Alcohol and weight gain 


Will drinking alcohol make you gain weight? The answer isn't as straightforward as you may think.


The Foundation for Alcohol Research and Education (FARE) conducted a research on alcohol and obesity and found that:

  • It is unclear whether alcohol consumption is a risk factor for weight gain because studies performed to date have found positive, negative or no association.
  • Where there is a positive association between alcohol and body weight it is more likely to be found in men than in women.
  • The present data provide inadequate scientific evidence to assess whether beer intake is associated with general or abdominal obesity.
  • When considering beer, where there is a positive association, it is more likely to be for abdominal obesity (abdominal fat around the stomach) than for general obesity for men and women.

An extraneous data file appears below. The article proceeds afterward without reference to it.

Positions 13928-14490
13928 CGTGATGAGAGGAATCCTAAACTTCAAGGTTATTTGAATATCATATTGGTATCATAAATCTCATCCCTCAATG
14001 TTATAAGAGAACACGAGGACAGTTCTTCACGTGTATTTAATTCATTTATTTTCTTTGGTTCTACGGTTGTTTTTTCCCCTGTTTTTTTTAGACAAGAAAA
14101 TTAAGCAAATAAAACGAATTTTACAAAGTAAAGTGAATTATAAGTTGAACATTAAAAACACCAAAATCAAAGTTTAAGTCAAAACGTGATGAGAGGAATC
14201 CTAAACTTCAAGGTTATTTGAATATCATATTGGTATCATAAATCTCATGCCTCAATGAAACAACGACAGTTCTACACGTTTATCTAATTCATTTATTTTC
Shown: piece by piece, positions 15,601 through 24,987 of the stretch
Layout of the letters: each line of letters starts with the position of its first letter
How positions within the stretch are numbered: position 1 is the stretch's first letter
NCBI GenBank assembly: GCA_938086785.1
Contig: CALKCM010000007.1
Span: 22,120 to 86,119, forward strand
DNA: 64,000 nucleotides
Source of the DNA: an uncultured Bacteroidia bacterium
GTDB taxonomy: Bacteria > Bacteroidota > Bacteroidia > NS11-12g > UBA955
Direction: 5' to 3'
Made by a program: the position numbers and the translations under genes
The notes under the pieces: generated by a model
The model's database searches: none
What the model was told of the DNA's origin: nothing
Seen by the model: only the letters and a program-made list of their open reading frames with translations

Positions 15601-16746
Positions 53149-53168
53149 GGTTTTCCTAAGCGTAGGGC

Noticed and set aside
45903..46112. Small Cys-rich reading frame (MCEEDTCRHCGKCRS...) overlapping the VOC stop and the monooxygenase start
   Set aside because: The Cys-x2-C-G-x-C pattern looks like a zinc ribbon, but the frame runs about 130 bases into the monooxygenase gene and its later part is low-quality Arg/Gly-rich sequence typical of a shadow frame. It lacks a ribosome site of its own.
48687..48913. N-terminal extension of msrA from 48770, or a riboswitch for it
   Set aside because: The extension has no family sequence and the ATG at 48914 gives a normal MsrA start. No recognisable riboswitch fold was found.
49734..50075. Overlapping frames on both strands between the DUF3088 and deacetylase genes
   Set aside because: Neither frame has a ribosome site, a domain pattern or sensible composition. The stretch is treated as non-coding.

So yes, it's possible to gain weight from alcohol, but it's not inevitable.

Whether or not you personally gain weight from drinking alcohol depends on many factors. These include:

  • your behaviours when you drink 
    • what you drink
    • how often you drink
    • how much you drink
    • what you eat when you drink
  • factors that relate to your unique body and lifestyle 
    • your overall diet
    • your genetics
    • your gender
    • your level of physical activity
    • your age
    • your health -- for example the presence of other risk factors such as obesity and diabetes.

But remember, drinking alcohol- particularly in excessive amounts - has many other serious health risks beyond possible weight gain, including high blood pressure,heart disease, liver disease, and some cancers. So it's important to monitor your alcohol consumption as part of a healthy diet, regardless of whether or not you're managing your weight. 


While the relationship between alcohol consumption and obesity remains unclear, there are good reasons to think that alcohol may play a role:

  • It stops your body from burning fat.
  • It is high in kilojoules.
  • It leads to greater hunger and less satiety (the feeling of being full).
  • It causes poor food choices